Realm of the Fallen concludes with the demanding double-feature of “Risen” and “Summoning the Void” – the former a solid six-and-a-half minutes of hard-driving riffage and brooding keyboard embellishments, the latter a nearly eight-minute marathon of malevolent melodies, razor-sharp hooks, and shamelessly epic symphonics – which, while never exactly straying very far from the canonical roots of the genre, still ensure that the album finishes with one hell of an impressive, and emphatic, closing statement, particularly in the case of “Summoning…”, which also gives the band’s female vocalist a chance to cut loose… something which I’d very much like to hear more of in the future.
And although I’d argue that Agrona still have some growth and development to do in order to define a proper identity and sound of their own (and tightening up their line-up – as seven members seems a little excessive – probably wouldn’t hurt), overall this is a very strong debut from a young band with a whole heap of potential, and well worth checking out if you’re curious as to what the next generation of Black Metal stars might sound like.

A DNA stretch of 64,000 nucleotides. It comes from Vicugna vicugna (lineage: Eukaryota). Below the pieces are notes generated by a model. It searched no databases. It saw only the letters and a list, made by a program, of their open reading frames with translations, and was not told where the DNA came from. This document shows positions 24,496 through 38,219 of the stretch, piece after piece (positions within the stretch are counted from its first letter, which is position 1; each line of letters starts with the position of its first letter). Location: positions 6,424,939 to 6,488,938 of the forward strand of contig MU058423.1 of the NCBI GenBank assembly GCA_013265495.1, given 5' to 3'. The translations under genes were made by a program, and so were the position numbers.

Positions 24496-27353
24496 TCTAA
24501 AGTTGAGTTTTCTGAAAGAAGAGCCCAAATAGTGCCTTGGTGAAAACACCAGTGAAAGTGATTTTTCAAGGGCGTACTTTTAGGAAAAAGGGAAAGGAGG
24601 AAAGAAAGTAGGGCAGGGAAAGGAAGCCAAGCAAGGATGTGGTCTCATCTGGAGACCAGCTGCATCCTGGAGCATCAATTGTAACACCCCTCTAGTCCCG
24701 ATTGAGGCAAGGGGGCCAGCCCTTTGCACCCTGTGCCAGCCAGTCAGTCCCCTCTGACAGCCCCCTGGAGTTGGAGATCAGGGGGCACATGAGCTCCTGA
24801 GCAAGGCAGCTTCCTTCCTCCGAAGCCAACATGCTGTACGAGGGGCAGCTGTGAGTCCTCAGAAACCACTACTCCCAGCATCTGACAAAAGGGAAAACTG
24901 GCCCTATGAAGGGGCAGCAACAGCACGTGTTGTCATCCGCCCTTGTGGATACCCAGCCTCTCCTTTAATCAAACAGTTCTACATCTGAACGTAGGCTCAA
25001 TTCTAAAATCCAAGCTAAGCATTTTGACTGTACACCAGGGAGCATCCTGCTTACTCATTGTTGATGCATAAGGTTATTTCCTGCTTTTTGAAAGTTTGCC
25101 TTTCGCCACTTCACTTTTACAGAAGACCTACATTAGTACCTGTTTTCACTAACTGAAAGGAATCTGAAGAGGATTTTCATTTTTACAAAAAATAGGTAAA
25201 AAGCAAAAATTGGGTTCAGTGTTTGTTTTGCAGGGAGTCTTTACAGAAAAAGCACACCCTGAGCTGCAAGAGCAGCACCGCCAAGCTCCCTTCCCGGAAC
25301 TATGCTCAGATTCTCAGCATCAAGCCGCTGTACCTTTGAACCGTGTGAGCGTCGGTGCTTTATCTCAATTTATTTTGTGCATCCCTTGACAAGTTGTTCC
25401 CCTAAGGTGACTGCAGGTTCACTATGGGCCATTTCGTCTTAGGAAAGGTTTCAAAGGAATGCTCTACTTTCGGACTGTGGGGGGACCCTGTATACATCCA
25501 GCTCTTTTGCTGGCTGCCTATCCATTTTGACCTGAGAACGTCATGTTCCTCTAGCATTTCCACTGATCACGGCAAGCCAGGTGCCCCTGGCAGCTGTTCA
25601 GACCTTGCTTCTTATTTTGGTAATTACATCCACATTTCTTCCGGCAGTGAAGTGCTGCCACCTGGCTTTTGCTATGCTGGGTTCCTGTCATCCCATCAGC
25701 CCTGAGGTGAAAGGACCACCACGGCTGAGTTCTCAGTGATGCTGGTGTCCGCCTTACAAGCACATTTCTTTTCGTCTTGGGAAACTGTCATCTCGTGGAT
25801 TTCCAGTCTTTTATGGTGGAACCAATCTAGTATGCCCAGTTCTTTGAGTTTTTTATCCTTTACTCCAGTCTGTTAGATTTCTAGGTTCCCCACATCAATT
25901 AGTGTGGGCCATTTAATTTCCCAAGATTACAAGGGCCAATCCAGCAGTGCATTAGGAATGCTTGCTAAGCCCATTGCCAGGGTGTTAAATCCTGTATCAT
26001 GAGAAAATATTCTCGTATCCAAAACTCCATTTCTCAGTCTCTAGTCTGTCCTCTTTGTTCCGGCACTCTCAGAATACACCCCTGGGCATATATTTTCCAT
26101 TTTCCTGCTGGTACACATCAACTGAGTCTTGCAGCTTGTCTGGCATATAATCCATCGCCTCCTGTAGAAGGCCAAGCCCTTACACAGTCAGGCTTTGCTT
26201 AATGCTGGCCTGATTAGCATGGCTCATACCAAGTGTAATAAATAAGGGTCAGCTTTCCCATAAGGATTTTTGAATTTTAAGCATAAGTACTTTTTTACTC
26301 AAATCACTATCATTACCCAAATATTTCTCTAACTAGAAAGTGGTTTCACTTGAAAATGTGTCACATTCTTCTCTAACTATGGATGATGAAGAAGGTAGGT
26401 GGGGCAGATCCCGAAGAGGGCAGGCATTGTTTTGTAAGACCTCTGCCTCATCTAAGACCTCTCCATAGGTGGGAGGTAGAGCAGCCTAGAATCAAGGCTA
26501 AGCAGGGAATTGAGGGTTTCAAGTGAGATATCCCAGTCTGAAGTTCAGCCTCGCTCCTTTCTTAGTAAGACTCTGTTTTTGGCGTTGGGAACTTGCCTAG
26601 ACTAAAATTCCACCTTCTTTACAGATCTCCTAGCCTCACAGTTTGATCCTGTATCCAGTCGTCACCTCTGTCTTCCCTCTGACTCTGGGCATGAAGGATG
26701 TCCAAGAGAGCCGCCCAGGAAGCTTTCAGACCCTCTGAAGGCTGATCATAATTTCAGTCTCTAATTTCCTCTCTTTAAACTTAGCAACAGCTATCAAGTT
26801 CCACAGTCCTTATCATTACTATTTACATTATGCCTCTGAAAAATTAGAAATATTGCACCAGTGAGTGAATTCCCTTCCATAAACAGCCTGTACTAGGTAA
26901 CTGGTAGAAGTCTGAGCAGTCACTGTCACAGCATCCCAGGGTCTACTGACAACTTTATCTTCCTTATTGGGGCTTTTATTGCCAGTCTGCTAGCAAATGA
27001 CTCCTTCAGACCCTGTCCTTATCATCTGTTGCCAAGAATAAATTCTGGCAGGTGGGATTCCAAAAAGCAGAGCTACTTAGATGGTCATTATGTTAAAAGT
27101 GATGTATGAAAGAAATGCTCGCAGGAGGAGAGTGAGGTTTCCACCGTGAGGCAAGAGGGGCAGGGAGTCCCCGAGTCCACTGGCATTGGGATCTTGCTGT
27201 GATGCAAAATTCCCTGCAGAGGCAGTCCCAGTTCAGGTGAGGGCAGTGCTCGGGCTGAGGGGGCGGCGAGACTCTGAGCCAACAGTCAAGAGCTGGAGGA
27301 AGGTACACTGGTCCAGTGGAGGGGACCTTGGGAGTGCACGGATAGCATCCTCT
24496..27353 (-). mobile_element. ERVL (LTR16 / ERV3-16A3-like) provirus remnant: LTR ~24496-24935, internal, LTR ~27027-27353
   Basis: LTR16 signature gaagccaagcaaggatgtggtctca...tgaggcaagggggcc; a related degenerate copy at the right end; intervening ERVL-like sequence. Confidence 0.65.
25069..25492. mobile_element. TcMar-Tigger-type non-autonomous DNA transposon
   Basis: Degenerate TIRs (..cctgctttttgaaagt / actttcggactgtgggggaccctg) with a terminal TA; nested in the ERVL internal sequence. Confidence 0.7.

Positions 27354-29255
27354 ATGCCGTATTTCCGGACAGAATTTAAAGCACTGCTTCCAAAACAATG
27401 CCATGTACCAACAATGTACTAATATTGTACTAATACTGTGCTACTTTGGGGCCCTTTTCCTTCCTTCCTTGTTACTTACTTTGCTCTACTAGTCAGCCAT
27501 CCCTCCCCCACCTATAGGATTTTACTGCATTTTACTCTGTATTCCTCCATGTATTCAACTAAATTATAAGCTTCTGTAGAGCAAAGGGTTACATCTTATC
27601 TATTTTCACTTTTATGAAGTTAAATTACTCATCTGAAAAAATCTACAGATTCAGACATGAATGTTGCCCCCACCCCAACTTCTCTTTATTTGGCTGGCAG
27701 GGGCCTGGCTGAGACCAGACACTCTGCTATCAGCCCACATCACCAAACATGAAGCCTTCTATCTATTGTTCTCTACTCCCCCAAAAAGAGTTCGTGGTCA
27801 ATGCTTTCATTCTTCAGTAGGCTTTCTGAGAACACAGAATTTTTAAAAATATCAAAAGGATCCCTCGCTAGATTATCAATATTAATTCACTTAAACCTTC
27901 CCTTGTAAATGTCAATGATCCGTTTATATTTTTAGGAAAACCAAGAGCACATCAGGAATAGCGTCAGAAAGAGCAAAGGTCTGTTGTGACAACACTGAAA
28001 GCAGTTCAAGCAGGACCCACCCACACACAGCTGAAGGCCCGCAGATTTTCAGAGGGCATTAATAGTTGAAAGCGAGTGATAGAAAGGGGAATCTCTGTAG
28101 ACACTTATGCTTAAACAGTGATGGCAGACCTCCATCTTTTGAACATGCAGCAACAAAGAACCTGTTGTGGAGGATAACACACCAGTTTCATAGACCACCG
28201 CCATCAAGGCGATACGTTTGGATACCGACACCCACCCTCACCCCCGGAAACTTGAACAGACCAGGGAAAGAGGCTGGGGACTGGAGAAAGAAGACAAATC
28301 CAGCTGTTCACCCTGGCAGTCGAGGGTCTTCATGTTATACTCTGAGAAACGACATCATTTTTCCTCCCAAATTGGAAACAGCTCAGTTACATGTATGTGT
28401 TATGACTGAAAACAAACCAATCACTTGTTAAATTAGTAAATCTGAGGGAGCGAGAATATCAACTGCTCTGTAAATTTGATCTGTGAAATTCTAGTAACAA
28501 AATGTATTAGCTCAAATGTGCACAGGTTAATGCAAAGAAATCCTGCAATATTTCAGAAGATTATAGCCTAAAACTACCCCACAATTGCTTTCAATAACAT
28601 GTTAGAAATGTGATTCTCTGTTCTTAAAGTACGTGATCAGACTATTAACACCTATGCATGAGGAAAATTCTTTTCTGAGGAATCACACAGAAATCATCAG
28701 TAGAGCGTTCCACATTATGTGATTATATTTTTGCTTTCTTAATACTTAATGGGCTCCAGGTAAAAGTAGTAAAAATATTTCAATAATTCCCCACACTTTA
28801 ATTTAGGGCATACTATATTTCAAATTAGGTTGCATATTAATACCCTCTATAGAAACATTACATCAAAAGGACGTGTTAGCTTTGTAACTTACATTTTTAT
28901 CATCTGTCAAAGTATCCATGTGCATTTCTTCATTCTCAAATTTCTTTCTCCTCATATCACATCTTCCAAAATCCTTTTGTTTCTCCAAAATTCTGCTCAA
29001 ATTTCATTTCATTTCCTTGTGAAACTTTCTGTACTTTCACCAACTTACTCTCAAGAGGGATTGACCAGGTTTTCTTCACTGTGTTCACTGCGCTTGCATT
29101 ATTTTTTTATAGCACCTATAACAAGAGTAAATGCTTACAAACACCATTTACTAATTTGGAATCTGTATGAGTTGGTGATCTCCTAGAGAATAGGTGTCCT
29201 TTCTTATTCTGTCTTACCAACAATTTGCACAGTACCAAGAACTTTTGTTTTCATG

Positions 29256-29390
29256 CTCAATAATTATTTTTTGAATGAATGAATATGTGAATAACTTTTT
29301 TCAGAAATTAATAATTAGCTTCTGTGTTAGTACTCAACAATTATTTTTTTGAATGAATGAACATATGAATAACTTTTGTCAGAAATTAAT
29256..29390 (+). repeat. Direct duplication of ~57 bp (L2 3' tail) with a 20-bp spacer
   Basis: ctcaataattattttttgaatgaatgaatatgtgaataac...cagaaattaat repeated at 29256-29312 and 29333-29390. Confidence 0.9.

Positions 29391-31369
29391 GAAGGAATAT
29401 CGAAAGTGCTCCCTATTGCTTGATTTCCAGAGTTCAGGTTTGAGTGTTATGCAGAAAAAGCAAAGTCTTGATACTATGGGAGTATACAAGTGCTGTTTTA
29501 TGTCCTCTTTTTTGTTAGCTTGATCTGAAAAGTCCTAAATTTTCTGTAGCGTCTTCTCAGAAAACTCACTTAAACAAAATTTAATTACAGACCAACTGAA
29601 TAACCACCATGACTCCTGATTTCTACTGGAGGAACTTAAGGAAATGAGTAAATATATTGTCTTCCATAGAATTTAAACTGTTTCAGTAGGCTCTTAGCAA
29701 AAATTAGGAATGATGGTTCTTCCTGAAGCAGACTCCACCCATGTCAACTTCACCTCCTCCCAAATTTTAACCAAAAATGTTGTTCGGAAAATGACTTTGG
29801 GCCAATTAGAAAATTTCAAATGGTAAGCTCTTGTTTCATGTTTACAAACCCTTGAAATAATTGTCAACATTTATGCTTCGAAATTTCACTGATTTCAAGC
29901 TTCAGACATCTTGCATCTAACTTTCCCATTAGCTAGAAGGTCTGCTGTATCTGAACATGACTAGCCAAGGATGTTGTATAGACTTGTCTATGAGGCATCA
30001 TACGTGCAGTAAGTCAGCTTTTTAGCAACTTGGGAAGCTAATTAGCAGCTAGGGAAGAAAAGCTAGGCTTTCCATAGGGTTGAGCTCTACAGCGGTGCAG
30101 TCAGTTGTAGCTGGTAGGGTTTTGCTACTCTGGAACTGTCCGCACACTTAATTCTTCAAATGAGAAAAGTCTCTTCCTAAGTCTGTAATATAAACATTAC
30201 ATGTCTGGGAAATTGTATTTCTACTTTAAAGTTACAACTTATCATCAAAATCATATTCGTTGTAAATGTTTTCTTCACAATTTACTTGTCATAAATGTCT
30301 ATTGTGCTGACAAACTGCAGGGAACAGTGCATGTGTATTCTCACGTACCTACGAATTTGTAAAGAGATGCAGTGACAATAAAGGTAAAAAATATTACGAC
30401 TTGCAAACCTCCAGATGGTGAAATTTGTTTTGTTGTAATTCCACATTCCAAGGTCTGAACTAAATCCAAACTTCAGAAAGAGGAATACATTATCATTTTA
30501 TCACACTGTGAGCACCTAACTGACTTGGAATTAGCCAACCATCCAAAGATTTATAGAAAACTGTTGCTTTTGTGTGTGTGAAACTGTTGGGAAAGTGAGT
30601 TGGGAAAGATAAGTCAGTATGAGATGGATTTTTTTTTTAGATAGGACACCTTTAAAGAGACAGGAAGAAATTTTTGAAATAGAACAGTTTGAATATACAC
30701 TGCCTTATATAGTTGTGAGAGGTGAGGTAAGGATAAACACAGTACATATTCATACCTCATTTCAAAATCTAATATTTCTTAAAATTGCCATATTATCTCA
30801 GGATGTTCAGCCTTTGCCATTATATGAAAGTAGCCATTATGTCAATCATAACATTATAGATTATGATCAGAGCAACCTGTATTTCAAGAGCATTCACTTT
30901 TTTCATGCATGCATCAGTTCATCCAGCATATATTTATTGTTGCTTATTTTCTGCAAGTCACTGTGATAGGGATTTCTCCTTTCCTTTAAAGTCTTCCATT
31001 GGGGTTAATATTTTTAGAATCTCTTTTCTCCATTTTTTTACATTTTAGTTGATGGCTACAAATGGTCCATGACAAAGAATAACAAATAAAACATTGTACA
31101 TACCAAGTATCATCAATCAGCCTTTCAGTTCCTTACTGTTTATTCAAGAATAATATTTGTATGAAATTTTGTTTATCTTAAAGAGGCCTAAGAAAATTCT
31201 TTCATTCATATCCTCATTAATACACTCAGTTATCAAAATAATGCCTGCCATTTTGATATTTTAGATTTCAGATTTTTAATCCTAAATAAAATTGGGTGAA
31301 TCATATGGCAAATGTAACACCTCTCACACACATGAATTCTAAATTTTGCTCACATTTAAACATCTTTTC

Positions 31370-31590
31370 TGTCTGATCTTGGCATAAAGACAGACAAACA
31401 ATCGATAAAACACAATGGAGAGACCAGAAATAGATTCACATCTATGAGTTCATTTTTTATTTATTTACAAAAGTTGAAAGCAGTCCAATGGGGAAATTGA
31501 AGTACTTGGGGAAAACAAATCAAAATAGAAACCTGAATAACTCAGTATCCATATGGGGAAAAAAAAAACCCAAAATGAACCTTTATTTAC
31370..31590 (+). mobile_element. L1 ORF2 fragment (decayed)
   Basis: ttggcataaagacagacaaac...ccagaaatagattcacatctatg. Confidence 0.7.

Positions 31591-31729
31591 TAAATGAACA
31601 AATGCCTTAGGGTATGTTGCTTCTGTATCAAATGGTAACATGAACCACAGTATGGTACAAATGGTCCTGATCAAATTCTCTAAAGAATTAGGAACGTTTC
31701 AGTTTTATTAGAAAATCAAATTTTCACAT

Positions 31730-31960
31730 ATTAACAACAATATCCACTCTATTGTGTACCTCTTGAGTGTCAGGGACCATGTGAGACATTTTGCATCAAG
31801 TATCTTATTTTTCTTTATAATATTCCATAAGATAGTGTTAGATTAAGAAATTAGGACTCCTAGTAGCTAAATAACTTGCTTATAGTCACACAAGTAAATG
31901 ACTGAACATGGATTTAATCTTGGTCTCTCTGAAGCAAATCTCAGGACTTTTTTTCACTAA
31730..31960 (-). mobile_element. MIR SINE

LEECHED – YOU TOOK THE SUN WHEN YOU LEFT
Of the three bands featured here Leeched are the most likely to be the most well-known, considering their rapid rise to (relative) fame over the last year or so, culminating in the release of this, their full-length debut, on no less a label than Prosthetic Records, who clearly see big things ahead for this Mancunian three-piece.
If you’re not familiar with the band and their apoplexy-inducing, eye-poppingly aggressive blend of Metal and Hardcore ( call it Grindcore if you want, though I’m not entirely sure the label fits, especially considering the album’s morbidly doomy streak and penchant for injecting passages of ambient industrial waste where you least expect them), then allow me to offer up a few more familiar (and more famous) names as potential touchstones – Brutal Truth, Godflesh, Obituary– so that you can adequately prepare yourselves for the coming onslaught.
Ready? Then here… we… go…